“More of a known quantity”: Impeachment trial gives Reps. Neguse, DeGette a national spotlight

For 138 minutes this week, two Coloradans stood on the floor of the United States Senate and claimed that, for the first and only time in American history, a president incited an insurrection against his own country.

Their arguments earned pundits’ praise and handed them a national audience. They fueled talk of future political ascensions and sent search engines looking for more. Yet, it’s highly unlikely their speeches will persuade two-thirds of the Senate to do what it has never done in its history: convict a president of a crime and prohibit him from elected office.

Thirty-six people have been a presidential impeachment manager in American history and none younger than 36-year-old Rep. Joe Neguse. The Lafayette Democrat played a prominent role this week, often speaking just after lead manager Maryland Rep. Jamie Raskin.

“Neguse is really making a national name for himself through this impeachment trial,” said Michael Berry, a professor of political science at the University of Colorado – Denver.

Rep. Diana DeGette, a Denver Democrat, spoke less than Neguse — 45 minutes compared to his 93 — and only on Thursday, when she used the words of U.S. Capitol rioters to show many believed then-President Donald Trump wanted them to come to Washington, D.C., on Jan. 6, march to the U.S. Capitol and stop Congress from certifying Trump’s electoral loss.

DeGette, who has been in Congress since 1997, has voted on three of the four impeachments in U.S. history.

Spokespeople for Neguse and DeGette declined interview requests, citing a no-media policy that the impeachment managers agreed to before the trial. But Rep. Jason Crow, an Aurora Democrat who was a prosecutor in Trump’s first Senate trial, said they made their points well.

“Diana and Joe, not surprisingly, did exactly what they needed to do and that is, take an overwhelming amount of evidence, frankly, and distill it down into a concise and clear case,” he said.

Neguse’s interest in impeachment dates back years. In 2017, Trump’s first year in office, Neguse believed there was justification for an impeachment inquiry. In November 2018, the month Neguse was elected to Congress, he said there was sufficient evidence for impeachment.

In May 2019, Neguse was one of five liberal Democrats that privately and unsuccessfully urged House Speaker Nancy Pelosi to begin an impeachment inquiry into the Trump administration’s refusal to comply with subpoenas. All five went on to work as impeachment managers this week.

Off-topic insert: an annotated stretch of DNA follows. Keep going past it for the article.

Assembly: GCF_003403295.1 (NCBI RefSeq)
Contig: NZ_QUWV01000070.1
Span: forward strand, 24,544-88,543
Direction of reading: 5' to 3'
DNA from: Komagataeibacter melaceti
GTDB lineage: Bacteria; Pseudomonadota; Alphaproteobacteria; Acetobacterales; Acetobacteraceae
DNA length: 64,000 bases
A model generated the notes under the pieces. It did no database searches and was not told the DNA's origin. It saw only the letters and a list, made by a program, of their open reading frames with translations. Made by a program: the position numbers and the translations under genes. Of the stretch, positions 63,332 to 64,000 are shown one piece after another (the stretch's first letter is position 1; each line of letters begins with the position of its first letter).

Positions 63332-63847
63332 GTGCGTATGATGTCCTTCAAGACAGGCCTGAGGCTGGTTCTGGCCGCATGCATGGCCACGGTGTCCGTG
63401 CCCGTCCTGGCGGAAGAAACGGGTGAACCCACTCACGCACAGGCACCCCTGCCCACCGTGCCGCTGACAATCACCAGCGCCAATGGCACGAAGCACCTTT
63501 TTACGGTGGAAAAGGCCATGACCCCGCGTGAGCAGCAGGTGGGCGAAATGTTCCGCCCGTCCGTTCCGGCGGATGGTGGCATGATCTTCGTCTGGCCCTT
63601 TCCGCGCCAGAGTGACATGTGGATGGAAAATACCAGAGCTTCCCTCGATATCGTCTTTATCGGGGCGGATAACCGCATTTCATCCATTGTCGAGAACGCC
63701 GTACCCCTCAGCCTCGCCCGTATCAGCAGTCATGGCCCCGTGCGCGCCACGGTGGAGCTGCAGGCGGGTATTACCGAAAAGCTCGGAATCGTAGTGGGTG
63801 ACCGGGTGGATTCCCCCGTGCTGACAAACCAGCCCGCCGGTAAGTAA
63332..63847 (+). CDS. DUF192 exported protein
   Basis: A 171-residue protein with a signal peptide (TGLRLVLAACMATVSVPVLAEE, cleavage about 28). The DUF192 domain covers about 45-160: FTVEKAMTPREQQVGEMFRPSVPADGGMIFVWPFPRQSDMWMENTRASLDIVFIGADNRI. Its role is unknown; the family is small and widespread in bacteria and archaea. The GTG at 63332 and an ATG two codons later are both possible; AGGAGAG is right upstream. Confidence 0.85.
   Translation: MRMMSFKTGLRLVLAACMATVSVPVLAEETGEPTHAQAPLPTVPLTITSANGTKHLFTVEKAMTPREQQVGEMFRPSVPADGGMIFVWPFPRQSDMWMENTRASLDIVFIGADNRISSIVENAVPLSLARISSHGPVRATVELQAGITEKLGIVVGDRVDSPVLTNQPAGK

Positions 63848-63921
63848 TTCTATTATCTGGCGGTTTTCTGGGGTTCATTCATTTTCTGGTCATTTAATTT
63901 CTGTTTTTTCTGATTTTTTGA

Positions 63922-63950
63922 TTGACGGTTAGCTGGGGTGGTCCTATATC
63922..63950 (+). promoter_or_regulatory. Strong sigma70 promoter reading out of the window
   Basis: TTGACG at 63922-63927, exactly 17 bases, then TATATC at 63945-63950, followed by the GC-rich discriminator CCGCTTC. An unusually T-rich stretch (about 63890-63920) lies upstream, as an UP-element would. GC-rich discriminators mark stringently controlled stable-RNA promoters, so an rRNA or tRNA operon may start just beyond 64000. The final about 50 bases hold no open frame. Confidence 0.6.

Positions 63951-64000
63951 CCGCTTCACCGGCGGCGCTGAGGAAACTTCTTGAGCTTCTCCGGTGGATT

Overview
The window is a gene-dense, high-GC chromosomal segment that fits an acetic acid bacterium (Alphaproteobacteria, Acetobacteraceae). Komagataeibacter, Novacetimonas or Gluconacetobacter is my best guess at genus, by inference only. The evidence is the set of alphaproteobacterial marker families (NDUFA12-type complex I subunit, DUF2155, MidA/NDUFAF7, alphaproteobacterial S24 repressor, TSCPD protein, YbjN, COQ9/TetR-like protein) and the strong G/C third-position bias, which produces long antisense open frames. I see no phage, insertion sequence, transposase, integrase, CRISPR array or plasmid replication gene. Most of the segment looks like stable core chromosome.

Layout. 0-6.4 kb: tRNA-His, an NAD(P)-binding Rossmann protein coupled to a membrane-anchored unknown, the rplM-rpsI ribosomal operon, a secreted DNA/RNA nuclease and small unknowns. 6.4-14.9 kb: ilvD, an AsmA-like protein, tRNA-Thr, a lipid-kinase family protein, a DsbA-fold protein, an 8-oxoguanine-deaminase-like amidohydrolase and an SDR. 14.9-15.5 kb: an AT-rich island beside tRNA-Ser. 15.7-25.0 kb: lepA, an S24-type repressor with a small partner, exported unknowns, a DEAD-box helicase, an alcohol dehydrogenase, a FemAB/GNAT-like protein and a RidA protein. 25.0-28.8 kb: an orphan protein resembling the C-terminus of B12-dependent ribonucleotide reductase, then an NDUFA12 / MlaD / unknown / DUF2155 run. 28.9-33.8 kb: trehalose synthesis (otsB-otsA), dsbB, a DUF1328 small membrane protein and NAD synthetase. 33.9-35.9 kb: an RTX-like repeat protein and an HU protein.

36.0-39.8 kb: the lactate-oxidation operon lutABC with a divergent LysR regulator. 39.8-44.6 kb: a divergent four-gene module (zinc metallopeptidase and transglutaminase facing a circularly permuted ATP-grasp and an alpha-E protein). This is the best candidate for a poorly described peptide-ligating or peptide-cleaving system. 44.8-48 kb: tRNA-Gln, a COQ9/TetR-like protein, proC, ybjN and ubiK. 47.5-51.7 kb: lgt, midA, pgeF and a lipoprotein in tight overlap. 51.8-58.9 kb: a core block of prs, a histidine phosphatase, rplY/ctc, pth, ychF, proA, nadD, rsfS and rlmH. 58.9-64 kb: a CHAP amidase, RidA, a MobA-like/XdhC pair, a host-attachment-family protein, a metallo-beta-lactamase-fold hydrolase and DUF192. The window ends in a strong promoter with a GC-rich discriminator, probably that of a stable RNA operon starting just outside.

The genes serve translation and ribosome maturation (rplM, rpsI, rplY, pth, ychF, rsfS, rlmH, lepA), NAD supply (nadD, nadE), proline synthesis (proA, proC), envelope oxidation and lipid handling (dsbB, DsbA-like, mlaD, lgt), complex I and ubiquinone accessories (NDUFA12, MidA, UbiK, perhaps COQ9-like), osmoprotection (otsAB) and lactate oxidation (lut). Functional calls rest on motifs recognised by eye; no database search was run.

Neguse even drew the attention of Trump’s re-election campaign in late 2019, when the campaign criticized the congressman’s early support for impeachment on social media and during a combative appearance on CNN.

This week, the congressman spoke with a calm passion, never raising his voice and sometimes lowering it to a near whisper. He acted as a summarist, bookending days of evidentiary presentation, all the while pleading with senators to convict the former president.

“We humbly — humbly — ask for you to convict President Trump for the crime which he is overwhelmingly guilty of,” he said as Thursday came to a close. “Because if you don’t — if we pretend this didn’t happen, or worse, if we let it go unanswered — who’s to say it won’t happen again?”

Neguse’s trial remarks have given him a national spotlight — as last year’s trial did for Crow — and bipartisan hat tips. Benjamin Wittes at the think tank Brookings Institution said Neguse’s opening remarks Tuesday were the best in any modern impeachment trial. Republican consultant Tim Miller said Neguse “absolutely eviscerated” the Trump defense’s arguments that day. E.J. Dionne at the Washington Post called him “part Columbo, part Perry Mason, part Harry Bosch and part Jerry Edgar.”

Even one of Trump’s defense attorneys, Bruce Castor, was a fan, telling senators on Tuesday: “I thought the House managers who spoke earlier were brilliant speakers … I thought they were brilliant speakers and I loved listening to them.”

Republican senators, too, appreciated the work. Roger Wicker of Mississippi called Neguse and two other prosecutors “very well prepared and well spoken.” South Dakota’s John Thune said they were “very effective” at connecting dots.

And Bill Cassidy of Louisiana said they “made a compelling argument” for the trial’s constitutionality Tuesday. So compelling, in fact, they changed his mind on constitutionality and he became the 6th Republican to vote for the trial to continue.

“Neguse is a known quantity here in Colorado but nationally I don’t think that’s the case, so this does provide a real opportunity for members of the House to take the national stage and become more of a known quantity,” said Berry, the CU Denver professor.

“Lindsey Graham is a good example of how serving as an impeachment manager and commanding that national stage can provide a springboard or launching pad for higher office,” he added, referring to when Graham was a Republican impeachment manager in the 1999 trial of President Bill Clinton and went on to be a prominent senator and presidential candidate.

But first, Neguse must finish the trial. Closing arguments and a vote on conviction or acquittal will occur this weekend, unless Neguse and the other impeachment managers call witnesses.

“They can’t let their guard down completely,” Crow said of an impeachment manager’s mindset at this late stage. “But after making the bulk of the case at this point, there is some relief. There is some weight lifted off your shoulders.”

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